Cleaning a litter box is one of the less appealing parts of pet ownership, but it’s a reality that all cat parents have to deal with. There are some “self-cleaning” litter boxes available on the market.

However, if your cat has already been trained to use a litter box in their previous home, you won’t want to transition them to this. That’s because sometimes self-cleaning litter boxes have features that ultimately keep the cat from using the litter box. 

Therefore, it’s up to you, the pet owner, to take care of this. You should ensure that you scoop the poop out of your cat’s litter box every day. There are several factors that impact how frequently you change the litter itself.

This depends on how many cats you have, the type of litter you use, and the number of litter boxes. Generally speaking, for clay litter, you will want to replace it twice a week.

Of course, this depends on your cat’s individual habits, so there is some variation. Also, if you notice there is an odor or a significant amount of the litter is clumped up, it is time for a change. 

Every time that you change the litter, you must be sure to scrub the litter box itself. Use a dish detergent for this — and make sure it’s mild. Using a product with either citrus oils or ammonia could make a cat shy away from using their litter box.

Also, be sure that the product you are using is not hazardous or toxic to cats. You should also replace the box itself yearly. 

Get rid of distractions

As mentioned earlier, cats are not fond of highly chaotic situations, especially when they need a serene environment to use their litter box. Reducing distractions can help you achieve better results in the training process.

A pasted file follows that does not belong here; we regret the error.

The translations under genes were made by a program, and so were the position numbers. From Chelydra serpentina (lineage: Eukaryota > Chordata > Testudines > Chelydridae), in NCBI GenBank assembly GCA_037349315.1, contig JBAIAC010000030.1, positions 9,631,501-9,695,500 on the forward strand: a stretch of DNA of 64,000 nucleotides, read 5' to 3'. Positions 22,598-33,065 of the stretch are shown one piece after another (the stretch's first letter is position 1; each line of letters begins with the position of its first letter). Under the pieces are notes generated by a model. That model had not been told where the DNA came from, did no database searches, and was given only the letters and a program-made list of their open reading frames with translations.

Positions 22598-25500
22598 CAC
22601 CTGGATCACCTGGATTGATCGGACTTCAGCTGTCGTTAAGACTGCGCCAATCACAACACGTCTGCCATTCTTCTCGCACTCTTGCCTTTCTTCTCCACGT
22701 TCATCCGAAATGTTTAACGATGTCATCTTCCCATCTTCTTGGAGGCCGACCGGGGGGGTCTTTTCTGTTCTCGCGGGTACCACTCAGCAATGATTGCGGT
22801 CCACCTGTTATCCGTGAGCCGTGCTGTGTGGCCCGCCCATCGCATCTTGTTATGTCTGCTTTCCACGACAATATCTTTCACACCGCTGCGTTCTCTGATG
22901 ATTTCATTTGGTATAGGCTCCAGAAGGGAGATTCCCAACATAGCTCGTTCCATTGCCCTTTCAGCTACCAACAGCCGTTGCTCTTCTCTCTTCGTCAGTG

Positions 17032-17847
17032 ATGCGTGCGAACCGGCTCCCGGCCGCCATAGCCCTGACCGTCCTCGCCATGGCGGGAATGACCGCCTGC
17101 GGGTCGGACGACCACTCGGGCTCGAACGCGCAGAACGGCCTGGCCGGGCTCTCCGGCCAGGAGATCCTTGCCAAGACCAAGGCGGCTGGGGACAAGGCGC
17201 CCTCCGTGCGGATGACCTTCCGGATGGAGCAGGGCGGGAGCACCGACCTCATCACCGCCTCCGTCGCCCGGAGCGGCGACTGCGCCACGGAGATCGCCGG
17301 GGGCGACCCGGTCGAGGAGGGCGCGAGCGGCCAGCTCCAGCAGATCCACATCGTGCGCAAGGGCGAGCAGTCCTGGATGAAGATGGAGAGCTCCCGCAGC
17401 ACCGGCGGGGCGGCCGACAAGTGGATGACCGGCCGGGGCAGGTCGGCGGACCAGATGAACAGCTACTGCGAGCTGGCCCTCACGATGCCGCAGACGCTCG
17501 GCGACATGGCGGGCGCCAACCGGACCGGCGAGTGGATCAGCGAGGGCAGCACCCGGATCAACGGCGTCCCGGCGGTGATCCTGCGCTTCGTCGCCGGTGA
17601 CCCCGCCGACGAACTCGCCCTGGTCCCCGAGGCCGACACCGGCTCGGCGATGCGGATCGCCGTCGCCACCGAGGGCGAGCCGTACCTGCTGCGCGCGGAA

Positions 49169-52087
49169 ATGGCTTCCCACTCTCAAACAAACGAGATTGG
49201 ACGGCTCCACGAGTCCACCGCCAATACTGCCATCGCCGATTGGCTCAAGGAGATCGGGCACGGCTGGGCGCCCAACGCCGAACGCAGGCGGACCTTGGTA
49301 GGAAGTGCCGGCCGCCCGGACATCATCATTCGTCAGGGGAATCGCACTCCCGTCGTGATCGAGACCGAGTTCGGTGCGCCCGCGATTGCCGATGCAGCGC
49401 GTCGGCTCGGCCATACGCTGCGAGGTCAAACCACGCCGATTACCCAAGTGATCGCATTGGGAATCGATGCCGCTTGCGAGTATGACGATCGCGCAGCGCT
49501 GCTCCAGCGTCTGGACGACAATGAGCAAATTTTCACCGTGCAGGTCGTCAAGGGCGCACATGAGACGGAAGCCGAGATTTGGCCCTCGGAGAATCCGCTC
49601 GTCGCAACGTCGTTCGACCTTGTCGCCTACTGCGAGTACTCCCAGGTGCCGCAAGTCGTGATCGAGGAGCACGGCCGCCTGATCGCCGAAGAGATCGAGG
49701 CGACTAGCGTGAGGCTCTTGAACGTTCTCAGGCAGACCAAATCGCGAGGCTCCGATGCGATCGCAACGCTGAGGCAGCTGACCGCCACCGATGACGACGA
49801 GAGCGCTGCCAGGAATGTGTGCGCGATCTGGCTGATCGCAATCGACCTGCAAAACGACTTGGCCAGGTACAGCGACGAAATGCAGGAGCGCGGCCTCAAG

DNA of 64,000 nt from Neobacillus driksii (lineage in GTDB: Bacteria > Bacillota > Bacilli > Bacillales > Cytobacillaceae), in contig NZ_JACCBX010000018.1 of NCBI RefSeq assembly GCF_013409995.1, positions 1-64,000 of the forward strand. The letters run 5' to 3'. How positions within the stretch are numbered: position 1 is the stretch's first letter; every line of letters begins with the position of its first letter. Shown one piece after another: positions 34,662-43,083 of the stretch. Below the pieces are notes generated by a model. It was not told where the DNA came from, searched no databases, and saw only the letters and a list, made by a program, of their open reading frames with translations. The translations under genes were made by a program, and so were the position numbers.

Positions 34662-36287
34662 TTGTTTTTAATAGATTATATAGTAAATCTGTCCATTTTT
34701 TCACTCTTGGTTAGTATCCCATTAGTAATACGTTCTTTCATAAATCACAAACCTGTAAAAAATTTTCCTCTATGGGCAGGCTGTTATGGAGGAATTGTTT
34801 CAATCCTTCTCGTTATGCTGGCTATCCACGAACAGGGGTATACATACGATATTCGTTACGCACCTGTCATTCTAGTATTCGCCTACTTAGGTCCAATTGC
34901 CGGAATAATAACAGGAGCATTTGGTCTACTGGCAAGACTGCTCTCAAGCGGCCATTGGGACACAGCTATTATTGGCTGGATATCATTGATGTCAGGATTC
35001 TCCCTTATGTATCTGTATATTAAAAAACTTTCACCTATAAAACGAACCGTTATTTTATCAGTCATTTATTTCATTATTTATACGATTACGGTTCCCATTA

Be patient

It could take your cat up to four weeks to become reliably litter box trained, so do not panic if you feel it is taking longer than you expected it would. Patience is essential, as is gentleness. Never yell at your feline, or punish them, even if they are not correctly using their litter box.

Dr. Sylvalyn Hammond, a Pawp veterinarian, recommends that “If your kitten hasn’t figured out the litter box by 3-4 months of age, consult a veterinarian or feline behaviorist for assistance.”

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Litter box training your cat should be intuitive

Training your cat on how to correctly use a litter box is well worth the investment of time and energy in training.

If you get the proper supplies and complete these steps, you will likely see tremendous success in your cat’s training. And if you’ve tried everything and nothing has worked, a trip to the vet (or an online telehealth visit with one of Pawp’s reputable vets) would be worth the effort. 

LITTER TRAINING SOURCES: 

Potty Training Your New Pet | Texas A & M Veterinary Medicine

Choosing and Caring for Your New Cat | Cornell University  

The Behavioural Effects of Innovative Litter Developed to Attract Cats | MDPI  

How to train your cat to use a litter box | CSU Veterinary Teaching Hospital  

Preventing litter box problems | Humane Society  

Feline Behavior Problems: House Soiling | Cornell University  

Early weaning increases aggression and stereotypic behaviour in cats | Research Gate